Google won’t block ad blockers after all
Developer outcry and a study on the performance of content blockers seem to have changed the company's mind.
Last month Google was set to move forward with a change that would have disabled most blocking and content filtering capabilities of Chrome extensions by deprecating the webRequest API. The stated rationale was improved privacy, security and page load times. Now Google has reversed itself, after developer objections and a study that seemed to contradict one of its central assertions.
Google reversal. In a Google Groups post, Google engineer Devlin Cronin said, “The webRequest API is not going to be fully removed as part of Manifest V3. In particular, there are currently no planned changes to the observational capabilities of webRequest (i.e., anything that does not modify the request).”
This seeming reversal appears in part to have been motivated by findings from a study conducted by Ghostery. That study was undertaken explicitly in response to the proposed deprecation of the webRequest API in Manifest V3. It examined the performance of several popular content/ad blockers and “focused on the efficiency of their network filtering engines.”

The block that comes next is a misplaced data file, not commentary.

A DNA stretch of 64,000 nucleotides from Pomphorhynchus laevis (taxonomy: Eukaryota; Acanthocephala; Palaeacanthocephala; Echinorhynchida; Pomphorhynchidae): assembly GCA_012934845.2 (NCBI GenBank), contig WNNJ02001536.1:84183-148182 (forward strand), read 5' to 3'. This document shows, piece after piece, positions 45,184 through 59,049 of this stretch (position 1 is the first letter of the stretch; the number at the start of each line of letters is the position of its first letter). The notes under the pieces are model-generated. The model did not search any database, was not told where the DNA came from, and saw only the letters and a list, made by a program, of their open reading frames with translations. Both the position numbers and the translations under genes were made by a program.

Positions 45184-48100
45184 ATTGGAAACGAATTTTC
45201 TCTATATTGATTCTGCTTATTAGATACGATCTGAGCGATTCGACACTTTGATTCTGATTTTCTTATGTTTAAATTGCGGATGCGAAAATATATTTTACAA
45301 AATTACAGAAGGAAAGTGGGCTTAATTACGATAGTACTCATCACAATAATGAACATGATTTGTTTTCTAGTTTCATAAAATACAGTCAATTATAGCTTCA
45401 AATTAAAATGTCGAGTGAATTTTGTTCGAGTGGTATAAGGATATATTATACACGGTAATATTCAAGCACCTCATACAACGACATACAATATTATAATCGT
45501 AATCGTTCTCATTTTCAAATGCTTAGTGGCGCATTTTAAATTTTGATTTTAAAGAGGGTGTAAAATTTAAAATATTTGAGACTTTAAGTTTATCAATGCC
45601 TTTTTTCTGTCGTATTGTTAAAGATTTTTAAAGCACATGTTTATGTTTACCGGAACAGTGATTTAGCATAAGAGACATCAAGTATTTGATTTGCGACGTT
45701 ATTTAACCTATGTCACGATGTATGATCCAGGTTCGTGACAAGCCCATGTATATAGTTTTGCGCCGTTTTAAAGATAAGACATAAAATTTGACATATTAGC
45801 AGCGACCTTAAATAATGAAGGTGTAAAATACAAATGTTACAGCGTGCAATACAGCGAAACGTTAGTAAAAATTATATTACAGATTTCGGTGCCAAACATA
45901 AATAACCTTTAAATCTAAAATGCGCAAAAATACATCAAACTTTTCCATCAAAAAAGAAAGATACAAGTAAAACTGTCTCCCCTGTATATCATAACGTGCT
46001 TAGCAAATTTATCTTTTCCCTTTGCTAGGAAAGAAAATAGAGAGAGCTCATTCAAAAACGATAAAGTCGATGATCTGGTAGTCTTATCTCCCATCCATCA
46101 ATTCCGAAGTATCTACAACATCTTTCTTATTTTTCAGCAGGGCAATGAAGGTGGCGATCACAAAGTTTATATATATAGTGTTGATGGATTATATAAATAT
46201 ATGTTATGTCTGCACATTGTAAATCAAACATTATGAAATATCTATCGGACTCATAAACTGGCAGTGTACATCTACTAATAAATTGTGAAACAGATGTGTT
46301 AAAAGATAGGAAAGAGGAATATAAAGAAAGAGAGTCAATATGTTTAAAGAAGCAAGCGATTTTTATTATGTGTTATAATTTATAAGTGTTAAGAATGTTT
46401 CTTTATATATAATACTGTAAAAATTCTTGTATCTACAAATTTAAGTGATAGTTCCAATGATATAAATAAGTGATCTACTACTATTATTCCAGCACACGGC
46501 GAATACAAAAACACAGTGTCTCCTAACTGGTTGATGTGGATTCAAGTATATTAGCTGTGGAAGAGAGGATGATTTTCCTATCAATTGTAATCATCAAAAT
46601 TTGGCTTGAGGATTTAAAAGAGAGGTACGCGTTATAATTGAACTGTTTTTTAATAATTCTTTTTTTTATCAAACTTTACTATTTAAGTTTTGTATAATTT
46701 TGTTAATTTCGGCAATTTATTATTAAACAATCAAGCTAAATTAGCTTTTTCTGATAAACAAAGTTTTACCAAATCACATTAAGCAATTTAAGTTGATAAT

Ghostery study finds blockers don’t slow pages. The study found that while not all blockers performed at the same levels, “all popular content-blockers are very efficient, having sub-millisecond median decision time per request.” The study concluded, “the manifest v3 performance claim does not hold based on our measurements.”
Why you should care. Most popular content blockers on Chrome will now survive. But this doesn’t really change much for marketers, who must deal with ad blocking as a growing threat on both desktop and mobile. Deloitte recently found that a majority of people in the U.S. practice some form of ad blocking or ad avoidance. Better educated and higher income populations are also more likely to block ads.